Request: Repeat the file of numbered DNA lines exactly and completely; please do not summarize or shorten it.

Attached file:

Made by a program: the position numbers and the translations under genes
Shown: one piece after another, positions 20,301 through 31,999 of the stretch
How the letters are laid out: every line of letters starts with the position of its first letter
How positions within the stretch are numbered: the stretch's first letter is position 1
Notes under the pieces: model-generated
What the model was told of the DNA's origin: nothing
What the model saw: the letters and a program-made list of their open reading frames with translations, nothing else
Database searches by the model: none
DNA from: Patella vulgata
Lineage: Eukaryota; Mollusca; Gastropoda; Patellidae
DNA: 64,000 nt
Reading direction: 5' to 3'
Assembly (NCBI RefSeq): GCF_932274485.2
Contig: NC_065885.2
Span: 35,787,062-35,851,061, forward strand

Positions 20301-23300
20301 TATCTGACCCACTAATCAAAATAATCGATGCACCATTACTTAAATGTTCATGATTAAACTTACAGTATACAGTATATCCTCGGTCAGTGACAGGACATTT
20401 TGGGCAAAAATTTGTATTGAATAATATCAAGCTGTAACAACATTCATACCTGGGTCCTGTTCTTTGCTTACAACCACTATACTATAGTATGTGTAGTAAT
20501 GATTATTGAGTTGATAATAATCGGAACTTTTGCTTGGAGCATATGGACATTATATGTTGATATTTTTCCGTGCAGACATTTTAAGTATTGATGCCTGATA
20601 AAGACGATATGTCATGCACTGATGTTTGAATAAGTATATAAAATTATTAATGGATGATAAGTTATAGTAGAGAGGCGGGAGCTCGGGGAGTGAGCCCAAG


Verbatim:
Made by a program: the position numbers and the translations under genes
Shown: one piece after another, positions 20,301 through 31,999 of the stretch
How the letters are laid out: every line of letters starts with the position of its first letter
How positions within the stretch are numbered: the stretch's first letter is position 1
Notes under the pieces: model-generated
What the model was told of the DNA's origin: nothing
What the model saw: the letters and a program-made list of their open reading frames with translations, nothing else
Database searches by the model: none
DNA from: Patella vulgata
Lineage: Eukaryota; Mollusca; Gastropoda; Patellidae
DNA: 64,000 nt
Reading direction: 5' to 3'
Assembly (NCBI RefSeq): GCF_932274485.2
Contig: NC_065885.2
Span: 35,787,062-35,851,061, forward strand

Positions 20301-23300
20301 TATCTGACCCACTAATCAAAATAATCGATGCACCATTACTTAAATGTTCATGATTAAACTTACAGTATACAGTATATCCTCGGTCAGTGACAGGACATTT
20401 TGGGCAAAAATTTGTATTGAATAATATCAAGCTGTAACAACATTCATACCTGGGTCCTGTTCTTTGCTTACAACCACTATACTATAGTATGTGTAGTAAT
20501 GATTATTGAGTTGATAATAATCGGAACTTTTGCTTGGAGCATATGGACATTATATGTTGATATTTTTCCGTGCAGACATTTTAAGTATTGATGCCTGATA
20601 AAGACGATATGTCATGCACTGATGTTTGAATAAGTATATAAAATTATTAATGGATGATAAGTTATAGTAGAGAGGCGGGAGCTCGGGGAGTGAGCCCAAG